Li-ion battery charging typically uses a constant-current/constant-voltage (CC/CV) charging algorithm. A Li-ion battery is initially charged with constant current, generally between 0.5C and 1C, though newer batteries can use higher rates. As the battery voltage approaches the full-charge float voltage, the charger reduces charge current and transitions into constant voltage operation. The LT3651 prevents overcharging of the battery, protecting the battery against damage. There are four variants of the LT3651 supporting 4.1V, 4.2V, 8.2V and 8.4V float voltages.
The LT3651 combines a synchronous buck switcher with a battery charger to efficiently produce high charge current. It provides a CC/CV charging characteristic and adjusts charge current based on battery voltage. During constant-current operation, the maximum charge current provided to the battery is programmable via a sense resistor, up to a maximum of 4A and adjustable using the RNG/SS pin. Charge current is internally reduced as the battery approaches the full-charge float voltage and the charger transitions to constant voltage charging mode.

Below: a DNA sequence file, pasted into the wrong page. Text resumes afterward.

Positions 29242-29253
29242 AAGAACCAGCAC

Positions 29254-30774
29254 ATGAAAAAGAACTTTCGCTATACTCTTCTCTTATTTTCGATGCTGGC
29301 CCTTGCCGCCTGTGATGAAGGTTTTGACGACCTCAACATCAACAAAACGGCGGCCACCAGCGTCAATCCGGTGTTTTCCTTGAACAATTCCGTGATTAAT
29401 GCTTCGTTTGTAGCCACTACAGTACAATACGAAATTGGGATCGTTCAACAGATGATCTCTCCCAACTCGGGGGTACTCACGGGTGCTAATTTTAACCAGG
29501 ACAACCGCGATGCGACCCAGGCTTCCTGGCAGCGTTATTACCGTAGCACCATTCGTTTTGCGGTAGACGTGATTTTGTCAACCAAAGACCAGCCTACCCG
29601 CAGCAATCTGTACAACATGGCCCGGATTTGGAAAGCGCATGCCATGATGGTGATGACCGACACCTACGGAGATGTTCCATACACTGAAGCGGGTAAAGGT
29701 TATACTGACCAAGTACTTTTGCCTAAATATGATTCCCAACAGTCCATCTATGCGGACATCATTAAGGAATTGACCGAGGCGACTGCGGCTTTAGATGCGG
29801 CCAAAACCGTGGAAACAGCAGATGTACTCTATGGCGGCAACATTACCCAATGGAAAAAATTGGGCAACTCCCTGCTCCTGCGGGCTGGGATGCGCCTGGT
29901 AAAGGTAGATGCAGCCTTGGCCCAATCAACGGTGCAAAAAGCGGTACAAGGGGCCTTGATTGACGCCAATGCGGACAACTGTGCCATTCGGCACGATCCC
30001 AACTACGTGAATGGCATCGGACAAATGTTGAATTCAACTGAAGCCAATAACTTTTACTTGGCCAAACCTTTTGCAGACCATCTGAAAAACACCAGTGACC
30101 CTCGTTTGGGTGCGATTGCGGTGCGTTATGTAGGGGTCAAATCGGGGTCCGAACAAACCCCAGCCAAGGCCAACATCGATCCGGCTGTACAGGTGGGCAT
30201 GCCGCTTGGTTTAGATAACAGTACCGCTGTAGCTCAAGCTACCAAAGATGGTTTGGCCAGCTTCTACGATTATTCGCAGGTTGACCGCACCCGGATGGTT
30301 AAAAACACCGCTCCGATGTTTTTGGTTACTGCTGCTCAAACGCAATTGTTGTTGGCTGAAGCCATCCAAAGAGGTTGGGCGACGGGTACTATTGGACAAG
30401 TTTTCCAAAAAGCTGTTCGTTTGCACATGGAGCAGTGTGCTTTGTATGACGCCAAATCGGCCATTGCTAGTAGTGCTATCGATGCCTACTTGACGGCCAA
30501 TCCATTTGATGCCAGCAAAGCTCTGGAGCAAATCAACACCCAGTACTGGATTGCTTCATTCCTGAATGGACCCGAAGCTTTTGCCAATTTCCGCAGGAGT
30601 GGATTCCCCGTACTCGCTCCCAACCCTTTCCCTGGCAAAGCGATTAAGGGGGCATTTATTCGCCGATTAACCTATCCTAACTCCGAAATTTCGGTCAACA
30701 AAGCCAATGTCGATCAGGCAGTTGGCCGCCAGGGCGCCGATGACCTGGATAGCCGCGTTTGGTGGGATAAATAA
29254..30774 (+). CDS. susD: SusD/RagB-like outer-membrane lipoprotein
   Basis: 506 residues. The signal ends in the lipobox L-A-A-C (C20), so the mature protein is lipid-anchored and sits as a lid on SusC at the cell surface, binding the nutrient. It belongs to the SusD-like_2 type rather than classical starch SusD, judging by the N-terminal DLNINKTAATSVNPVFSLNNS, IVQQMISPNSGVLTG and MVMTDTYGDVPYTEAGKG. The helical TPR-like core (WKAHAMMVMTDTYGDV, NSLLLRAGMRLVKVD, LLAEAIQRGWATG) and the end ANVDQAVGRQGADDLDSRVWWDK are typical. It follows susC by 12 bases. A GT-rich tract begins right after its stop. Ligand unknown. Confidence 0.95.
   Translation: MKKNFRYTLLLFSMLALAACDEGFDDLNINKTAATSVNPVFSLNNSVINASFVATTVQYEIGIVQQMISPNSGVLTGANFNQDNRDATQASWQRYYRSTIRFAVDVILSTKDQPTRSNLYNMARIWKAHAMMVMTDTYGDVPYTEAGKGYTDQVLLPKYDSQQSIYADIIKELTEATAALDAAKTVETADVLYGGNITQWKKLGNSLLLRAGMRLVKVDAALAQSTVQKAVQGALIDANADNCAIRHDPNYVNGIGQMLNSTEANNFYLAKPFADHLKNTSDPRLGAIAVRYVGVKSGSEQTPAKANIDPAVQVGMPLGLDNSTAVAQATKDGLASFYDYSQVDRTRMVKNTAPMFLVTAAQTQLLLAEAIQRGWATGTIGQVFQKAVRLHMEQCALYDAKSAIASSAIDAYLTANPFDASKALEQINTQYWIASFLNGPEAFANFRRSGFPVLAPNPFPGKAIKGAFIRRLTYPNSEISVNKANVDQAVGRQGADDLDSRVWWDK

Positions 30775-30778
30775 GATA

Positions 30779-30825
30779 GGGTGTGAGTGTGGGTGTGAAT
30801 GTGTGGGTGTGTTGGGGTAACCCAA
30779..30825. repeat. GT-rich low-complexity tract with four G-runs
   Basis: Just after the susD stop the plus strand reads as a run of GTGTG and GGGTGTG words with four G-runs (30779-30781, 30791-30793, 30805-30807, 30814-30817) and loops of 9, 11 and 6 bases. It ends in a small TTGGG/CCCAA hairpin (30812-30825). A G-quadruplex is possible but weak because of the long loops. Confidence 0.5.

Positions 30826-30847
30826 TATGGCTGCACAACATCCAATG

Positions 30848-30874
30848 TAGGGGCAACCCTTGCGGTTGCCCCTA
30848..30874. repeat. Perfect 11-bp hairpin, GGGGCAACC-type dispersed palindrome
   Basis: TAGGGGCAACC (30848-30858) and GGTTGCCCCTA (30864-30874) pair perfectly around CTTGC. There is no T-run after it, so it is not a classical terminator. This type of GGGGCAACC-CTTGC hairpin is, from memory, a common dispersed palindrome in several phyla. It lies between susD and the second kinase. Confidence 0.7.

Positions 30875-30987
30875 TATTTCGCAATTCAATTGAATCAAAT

A charge cycle terminates by either charge current level or time. Once terminated, the charger is in a low power state, which draws about 85µA from the input supply and less than 1µA from the battery. With both termination modes, charging is restarted when the battery voltage drops to 97.5% of the float voltage (the recharge voltage).
Two pins indicate the charging state. While charging the CHRG pin actively sinks current so an LED from a supply to this pin provides visual indication of charging. The pin transitions to a high impedance upon completion of a charge cycle. A FAULT pin provides additional information about charging disruptions such as a battery out of temperature range fault or a bad battery fault.
A 4A Charger With Input Short Protection
Figure 1 shows a basic 4A single-cell Li-ion battery charger that operates from a 6.5V to 32V input. Charging is suspended if the input supply voltage exceeds 32V, but the IC can withstand input voltages as high as 40V without damage. So this application can be used for charging from different inputs inside the 6.5V to 32V range.
The 4A maximum charge current corresponds to 95mV across the 24mΩ external sense resistor. This basic design does not take advantage of the status pins, battery temperature monitoring or safety timer features. The battery charging cycle terminates when the battery voltage approaches 4.2V and the charge current falls to approximately 400mA. A new charge cycle is automatically initiated when the battery voltage falls to 4.1V.